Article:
Yesterday was a very difficult day. It was challenging both emotionally and physically. I don’t intend to share the emotional challenges as the actual detail of them is not for public consumption. They did, however, impact greatly on my day. My mood was extremely low for the duration of the daylight hours: lower than it has been for a long time. In fact, it was worryingly low.
I have long-term depression and anxiety and, because of this, I try to be aware of possible problematic changes in my mood. My state of mind is easily affected by external factors, as well as internal, and the situation can become worryingly acute in a short space of time. Luckily I have some leeway with my medication to help me through glitches.
Having only developed Fibromyalgia very recently, I am not yet familiar with how it reacts to changes in my mood. However, the signs were not good yesterday. All day my movements were sluggish and I was very quiet. I was trying to sort out what I need for our forthcoming trip but I was failing woefully. Usually I pack at the last minute – either the night before departure or, if we are leaving after lunch, I will pack on the day of departure itself. However, I had felt the need to be more organised for this trip – partly because of the nature of the holiday and, probably more realistically, because of Little Miss Fibro. But it just wasn’t happening. I kept trying to work through a category of item and pull together the relevant items, ready to be packed, but my heart just wasn’t in it. I kept sort of slowing to a stop and going off for a coffee, or a rest. I knew that I should really get stuck in, but I simply couldn’t. It just wasn’t happening. (Am I beginning to sound like a low-budget movie? It’s feeling like that to me.)
I had little, or no, motivation, I was lacklustre and my eyes looked continuously exhausted all day – you know that sort of drugged-up to the eyeballs, not-interested-in, not-connected-to anything look? That was how my eyes looked. It was a struggle to even start on sorting and packing, let alone finishing it. However, at long last I managed to complete Part I, the sorting. I went downstairs for, what seemed like, my 27th rest of the day – with coffee. As I began making the coffee the exhaustion approached. I tried to rush to finish the tiny tasks I was fitting it, but I could feel exhaustion taking over my body, inch by inch, seeping into every nook and cranny. I managed to do those tiny tasks and to actually put the boiling water into the mugs without scalding myself… then I collapsed into the chair. I didn’t even have enough energy to crumple!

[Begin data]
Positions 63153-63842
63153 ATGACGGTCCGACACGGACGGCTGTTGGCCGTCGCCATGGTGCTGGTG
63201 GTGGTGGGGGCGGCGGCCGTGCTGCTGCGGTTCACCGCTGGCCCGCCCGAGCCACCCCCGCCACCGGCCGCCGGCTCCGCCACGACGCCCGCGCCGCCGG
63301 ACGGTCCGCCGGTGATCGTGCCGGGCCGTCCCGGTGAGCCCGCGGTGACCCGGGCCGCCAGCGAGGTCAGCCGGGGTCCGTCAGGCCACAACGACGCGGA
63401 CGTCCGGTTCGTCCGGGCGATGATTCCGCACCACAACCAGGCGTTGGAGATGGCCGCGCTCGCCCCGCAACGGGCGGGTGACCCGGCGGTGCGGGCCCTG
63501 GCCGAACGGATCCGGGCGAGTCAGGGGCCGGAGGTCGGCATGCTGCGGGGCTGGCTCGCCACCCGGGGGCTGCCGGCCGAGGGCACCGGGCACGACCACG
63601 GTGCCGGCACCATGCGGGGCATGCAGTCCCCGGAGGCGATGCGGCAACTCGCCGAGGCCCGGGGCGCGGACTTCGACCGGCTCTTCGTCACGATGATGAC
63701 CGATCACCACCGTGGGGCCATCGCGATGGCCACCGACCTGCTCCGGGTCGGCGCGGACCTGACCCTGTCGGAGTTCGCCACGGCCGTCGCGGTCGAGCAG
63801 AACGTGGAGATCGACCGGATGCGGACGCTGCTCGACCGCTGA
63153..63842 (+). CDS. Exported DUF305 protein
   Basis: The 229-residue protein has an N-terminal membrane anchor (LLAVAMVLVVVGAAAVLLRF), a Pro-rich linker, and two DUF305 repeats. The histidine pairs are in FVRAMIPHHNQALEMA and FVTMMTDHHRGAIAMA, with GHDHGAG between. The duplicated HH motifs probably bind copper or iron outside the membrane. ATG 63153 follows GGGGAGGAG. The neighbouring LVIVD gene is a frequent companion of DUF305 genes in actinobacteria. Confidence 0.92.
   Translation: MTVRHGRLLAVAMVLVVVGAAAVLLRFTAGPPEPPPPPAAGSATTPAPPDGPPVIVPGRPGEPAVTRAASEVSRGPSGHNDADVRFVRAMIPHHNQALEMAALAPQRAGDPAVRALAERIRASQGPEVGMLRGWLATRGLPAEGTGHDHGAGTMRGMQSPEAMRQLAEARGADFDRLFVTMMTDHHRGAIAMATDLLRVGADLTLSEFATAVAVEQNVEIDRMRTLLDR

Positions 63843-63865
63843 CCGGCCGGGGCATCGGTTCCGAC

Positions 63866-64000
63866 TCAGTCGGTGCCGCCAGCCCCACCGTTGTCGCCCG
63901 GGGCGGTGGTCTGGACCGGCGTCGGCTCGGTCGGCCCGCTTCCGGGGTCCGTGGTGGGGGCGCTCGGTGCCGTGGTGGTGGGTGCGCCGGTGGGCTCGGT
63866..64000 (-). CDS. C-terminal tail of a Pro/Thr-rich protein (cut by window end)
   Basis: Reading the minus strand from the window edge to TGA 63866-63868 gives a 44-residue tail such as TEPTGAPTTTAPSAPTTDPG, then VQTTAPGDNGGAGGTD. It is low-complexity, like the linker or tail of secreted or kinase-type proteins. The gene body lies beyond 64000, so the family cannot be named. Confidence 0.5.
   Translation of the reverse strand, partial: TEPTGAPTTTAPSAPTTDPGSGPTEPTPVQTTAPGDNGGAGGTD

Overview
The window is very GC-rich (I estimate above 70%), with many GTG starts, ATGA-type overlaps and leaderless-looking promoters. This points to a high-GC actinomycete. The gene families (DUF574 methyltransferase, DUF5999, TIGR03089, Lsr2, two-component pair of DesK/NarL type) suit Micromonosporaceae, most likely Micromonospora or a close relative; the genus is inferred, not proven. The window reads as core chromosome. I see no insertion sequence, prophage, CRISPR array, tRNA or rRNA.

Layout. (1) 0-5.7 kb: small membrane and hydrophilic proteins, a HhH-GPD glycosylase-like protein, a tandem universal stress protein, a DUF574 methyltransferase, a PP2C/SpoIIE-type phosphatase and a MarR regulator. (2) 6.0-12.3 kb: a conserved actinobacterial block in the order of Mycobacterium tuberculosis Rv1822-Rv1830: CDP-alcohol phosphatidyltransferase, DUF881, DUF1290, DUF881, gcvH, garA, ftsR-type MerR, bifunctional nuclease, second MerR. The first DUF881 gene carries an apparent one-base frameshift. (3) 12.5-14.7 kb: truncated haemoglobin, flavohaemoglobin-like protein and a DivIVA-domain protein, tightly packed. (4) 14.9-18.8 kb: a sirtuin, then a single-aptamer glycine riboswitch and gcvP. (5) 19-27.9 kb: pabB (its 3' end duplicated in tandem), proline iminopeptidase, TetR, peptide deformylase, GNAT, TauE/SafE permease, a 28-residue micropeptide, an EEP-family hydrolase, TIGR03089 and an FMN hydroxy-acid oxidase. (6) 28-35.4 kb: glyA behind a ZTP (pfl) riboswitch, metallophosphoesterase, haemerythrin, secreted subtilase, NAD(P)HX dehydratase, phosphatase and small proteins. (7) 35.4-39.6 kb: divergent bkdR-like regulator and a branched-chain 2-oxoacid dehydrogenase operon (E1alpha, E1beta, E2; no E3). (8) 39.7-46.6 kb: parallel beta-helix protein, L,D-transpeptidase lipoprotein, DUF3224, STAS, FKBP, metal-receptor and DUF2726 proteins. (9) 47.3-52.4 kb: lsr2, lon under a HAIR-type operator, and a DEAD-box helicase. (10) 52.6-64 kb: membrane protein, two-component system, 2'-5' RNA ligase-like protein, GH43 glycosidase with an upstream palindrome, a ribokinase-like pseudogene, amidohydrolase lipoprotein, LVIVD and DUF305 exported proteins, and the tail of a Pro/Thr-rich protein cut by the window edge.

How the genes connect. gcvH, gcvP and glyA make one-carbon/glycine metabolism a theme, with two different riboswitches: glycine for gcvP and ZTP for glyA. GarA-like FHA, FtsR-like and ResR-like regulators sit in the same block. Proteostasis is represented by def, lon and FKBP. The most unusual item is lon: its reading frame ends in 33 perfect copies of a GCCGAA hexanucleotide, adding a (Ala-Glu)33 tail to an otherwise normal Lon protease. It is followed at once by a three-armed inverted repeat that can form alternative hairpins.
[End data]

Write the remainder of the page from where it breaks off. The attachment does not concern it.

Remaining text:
Oh, boy! What an attack! I was virtually paralysed in the chair. I couldn’t lift my arms or hands, not even a finger, without a huge amount of mental and physical effort. My mind couldn’t think. All I could do was breathe. I felt as though my body was being squeezed by the exhaustion, preventing me from moving a muscle. When I spoke to Peter he could barely hear me as my voice was just a whisper – it was such an effort to make my vocal chords work. It almost feels frightening when I have have that “almost paralysed” stupor, but not quite, as I am confident that it will pass. Having said that, though, this episode and its after-effects, lasted much longer than previous episodes. It took several hours to shake it off, about four and a half or five.
Once all of the symptoms of that episode had passed I felt much brighter in mood, livelier and more able than I had done all day.
The experiences of yesterday have brought home to me how much I have to learn about living with Little Miss Fibro. I know that I was having to push myself yesterday and I saw the possible consequences of that. Another steep learning curve under my belt!